narrative. Narrative is a recounted tale or story, whether of fictional or non-fictional material. In the formal study of narrative (termed 'narratology'), a distinction is regularly made between 'story,' used to refer to a sequence of events, and the 'narration' of these events. Narration is understood as the organizing of the linear sequence of events into a structured narrative and as ascribing a cause or motivation to it. Thus a simple story sequence might be, 'Jack woke up, then he went to work, then he met Jill'. Introducing a plot would produce, 'After work, Jack met Jill as planned' and constructing a narrative, 'I noticed Jack always met Jill after work'. As this suggests, narrative requires two things: an actual or implied narrator who brings a point of view, style or tone to the narration, and an audience of readers or spectators depending on the medium of narration.
A recent tendency suggests that all human activity and communication can be viewed as narrative or as governed by it. In extreme form this can imply that all accounts of the world are equally fictional. Distinctions are possible and perhaps necessaryhowever, between 'factual' and 'fictional' narratives and between kinds of each mode. Thus we can distinguish between the discourses which produce the narratives of science, economics, law, politics, advertising or journalism and distinguish these from the discourses of film, literature and drama. Often of course these narrative forms in turn call for further internal distinctions.
The academic analysis of narrative has derived from related traditions in formalism (Propp 1968) and structuralism (from e.g. Greimas, Todorov, Genette, Barthes). Propp's attempt to derive a universal system or grammar of narrative from the repeated basic structures of folk tales influenced the later approach in structuralist narratology and this accordingly combines abstract, universalizing description and close technical analysis. One of the most sophisticated and influential models in this tradition has been proposed by Gerard Genette (1980, 1982). Genette distinguishes between histoire, or 'story', the chronology of events as they occur; recit, the order of events in a narrative; and 'narration', the act of story telling or of 'enunciation'. A further common term associated with the middle level of recit is 'diegesis'. This denotes the fictional content of a narrative world: all that is given as the reality of a story. It includes dialogue, setting, and in the case of film and visual narratives, sound and mise-en-scene (the staging of a shot by means of setting, costume lighting and movement within the frame). Some features of a narrative will also be 'extra-' or 'non-diegetic'. A film sound-track, for example, which does not belong to the internal world of the story as opposed to a song sung by one of the characters will be 'extra-diegetic'; a direct address to camera or, in written fiction a direct authorial intervention will be 'non-diegetic'. In addition, a voice-over or the internal monologue of a character is described as 'intra-diegetic'.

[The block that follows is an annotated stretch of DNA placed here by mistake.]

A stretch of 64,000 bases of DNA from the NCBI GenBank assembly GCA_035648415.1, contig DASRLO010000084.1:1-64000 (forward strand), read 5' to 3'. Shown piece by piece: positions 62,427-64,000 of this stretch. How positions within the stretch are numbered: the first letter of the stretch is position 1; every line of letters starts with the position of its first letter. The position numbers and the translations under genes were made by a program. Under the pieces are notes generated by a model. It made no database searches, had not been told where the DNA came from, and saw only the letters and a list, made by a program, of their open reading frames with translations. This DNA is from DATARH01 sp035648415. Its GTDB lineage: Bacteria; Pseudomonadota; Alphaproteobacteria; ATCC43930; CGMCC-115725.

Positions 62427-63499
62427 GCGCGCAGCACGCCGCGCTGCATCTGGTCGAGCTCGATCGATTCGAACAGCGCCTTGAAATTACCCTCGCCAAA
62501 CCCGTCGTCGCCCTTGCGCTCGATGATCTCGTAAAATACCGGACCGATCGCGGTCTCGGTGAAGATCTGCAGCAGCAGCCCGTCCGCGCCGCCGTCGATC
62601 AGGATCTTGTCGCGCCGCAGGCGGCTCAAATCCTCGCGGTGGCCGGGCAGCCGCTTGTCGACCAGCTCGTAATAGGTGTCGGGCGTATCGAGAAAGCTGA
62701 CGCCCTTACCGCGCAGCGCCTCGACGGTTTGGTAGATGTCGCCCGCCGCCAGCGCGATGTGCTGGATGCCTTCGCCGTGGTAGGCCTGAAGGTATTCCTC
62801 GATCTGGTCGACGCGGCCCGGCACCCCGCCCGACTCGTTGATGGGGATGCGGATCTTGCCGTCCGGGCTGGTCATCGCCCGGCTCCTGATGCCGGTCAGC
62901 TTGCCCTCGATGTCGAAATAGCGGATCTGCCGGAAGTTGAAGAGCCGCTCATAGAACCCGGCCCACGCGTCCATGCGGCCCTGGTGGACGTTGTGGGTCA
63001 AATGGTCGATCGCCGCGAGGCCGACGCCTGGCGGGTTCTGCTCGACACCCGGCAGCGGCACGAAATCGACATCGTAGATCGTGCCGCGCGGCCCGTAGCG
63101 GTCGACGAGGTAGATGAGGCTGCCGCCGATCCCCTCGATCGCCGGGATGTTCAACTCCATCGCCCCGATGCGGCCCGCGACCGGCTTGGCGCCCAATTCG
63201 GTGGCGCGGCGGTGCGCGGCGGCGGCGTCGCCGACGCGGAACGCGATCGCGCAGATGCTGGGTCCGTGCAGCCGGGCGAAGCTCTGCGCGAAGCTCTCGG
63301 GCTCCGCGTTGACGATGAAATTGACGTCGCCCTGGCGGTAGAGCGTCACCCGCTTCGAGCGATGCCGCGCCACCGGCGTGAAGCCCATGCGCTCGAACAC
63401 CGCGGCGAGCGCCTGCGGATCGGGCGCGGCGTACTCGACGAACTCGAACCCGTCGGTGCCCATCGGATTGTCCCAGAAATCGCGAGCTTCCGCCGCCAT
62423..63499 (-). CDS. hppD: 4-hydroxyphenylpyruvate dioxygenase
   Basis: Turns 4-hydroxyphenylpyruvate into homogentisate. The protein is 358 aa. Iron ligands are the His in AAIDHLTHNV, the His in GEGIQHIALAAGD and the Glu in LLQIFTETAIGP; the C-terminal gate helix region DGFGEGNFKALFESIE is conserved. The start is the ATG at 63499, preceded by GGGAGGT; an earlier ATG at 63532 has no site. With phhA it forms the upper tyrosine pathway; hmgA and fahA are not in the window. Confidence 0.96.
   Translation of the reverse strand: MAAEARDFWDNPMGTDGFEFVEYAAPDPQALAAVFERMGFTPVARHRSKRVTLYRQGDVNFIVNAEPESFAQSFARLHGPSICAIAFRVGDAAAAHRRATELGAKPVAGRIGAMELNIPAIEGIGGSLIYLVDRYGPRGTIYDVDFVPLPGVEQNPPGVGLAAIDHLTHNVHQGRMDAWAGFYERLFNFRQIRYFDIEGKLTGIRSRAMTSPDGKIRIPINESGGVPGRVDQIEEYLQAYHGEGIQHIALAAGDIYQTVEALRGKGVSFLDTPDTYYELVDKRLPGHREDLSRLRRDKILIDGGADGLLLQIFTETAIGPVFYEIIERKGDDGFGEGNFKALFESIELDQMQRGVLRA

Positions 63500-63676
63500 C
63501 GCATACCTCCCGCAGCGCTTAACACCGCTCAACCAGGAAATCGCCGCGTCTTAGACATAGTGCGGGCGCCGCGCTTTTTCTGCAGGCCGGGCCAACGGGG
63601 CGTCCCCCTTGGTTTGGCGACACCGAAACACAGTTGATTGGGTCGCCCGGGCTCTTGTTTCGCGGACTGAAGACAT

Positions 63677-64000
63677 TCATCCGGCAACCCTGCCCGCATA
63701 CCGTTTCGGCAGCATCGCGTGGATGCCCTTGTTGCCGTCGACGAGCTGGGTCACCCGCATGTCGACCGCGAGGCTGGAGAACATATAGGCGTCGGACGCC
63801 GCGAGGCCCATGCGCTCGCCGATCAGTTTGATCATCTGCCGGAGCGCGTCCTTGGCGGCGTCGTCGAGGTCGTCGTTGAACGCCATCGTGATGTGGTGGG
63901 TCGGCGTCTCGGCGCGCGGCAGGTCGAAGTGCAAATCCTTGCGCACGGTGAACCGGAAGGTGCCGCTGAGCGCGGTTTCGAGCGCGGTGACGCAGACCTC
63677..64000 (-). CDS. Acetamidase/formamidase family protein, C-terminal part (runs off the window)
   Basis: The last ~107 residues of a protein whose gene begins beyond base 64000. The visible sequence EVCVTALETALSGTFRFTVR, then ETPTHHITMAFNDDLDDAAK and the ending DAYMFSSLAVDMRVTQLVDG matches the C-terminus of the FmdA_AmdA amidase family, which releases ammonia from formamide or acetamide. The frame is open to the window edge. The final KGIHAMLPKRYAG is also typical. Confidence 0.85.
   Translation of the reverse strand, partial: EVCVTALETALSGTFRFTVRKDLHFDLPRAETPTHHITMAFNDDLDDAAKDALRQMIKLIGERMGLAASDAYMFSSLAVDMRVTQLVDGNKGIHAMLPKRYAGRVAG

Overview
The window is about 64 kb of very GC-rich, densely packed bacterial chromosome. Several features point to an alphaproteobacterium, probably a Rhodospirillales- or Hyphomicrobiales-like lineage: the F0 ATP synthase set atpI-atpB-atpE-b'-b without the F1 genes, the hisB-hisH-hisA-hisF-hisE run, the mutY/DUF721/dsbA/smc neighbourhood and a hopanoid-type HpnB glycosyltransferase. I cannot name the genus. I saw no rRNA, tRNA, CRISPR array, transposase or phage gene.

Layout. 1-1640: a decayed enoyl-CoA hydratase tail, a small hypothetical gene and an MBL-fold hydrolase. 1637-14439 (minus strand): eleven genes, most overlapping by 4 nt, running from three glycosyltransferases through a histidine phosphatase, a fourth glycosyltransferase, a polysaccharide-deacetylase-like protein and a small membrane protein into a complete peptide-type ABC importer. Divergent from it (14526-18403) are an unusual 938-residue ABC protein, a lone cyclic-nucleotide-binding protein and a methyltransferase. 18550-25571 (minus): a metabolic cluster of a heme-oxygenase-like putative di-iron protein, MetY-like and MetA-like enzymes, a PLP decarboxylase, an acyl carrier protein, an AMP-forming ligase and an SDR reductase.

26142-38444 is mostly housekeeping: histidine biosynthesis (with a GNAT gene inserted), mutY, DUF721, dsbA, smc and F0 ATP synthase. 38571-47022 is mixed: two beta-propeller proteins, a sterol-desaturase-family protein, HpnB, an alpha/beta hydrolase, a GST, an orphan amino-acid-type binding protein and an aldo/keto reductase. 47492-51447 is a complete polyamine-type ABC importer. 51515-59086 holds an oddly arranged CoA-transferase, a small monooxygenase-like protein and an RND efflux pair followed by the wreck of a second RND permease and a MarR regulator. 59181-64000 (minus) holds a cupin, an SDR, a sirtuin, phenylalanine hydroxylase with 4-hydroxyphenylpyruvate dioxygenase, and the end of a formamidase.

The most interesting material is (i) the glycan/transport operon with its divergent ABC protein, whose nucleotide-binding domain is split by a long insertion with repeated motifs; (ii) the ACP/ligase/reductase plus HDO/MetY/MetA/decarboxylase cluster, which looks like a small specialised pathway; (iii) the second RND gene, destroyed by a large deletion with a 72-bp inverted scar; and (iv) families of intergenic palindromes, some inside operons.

This vocabulary, along with the language of codes, subtexts, and narrative functions is in quite common use and has been absorbed into the discussion of all kinds of written narratives, film and media texts. The study of still or single images is also understood as being implicated in narrative. Thus a news photograph may represent a key moment in the changing course of history, a family snapshot belongs to a changing personal history and an advertising image may depict the moment of delight in a before and after sequence.
Although the study of narrative and the use of a formalist and structuralist vocabulary are widespread, later developments in poststructuralism have suggested that the structuralist aim to produce a scientific, universal grammar of narrative is deluded and that the approach is also limited in its relative indifference to the reader or spectator and the processes of reading and reception. [from: Brooker, 1999]